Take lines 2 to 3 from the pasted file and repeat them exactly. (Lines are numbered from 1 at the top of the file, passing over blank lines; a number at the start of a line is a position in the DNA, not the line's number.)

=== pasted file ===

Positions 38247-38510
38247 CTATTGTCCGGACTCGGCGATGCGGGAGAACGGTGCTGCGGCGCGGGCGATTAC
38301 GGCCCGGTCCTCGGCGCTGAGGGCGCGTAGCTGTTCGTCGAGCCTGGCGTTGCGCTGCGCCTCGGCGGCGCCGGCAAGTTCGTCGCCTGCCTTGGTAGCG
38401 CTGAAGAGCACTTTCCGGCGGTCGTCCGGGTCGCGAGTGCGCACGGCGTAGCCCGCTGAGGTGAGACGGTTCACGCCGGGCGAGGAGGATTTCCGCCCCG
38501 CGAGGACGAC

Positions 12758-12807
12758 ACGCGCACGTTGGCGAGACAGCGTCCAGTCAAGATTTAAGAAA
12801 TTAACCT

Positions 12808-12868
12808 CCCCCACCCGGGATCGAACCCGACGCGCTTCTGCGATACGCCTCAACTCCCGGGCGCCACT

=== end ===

38247 CTATTGTCCGGACTCGGCGATGCGGGAGAACGGTGCTGCGGCGCGGGCGATTAC
38301 GGCCCGGTCCTCGGCGCTGAGGGCGCGTAGCTGTTCGTCGAGCCTGGCGTTGCGCTGCGCCTCGGCGGCGCCGGCAAGTTCGTCGCCTGCCTTGGTAGCG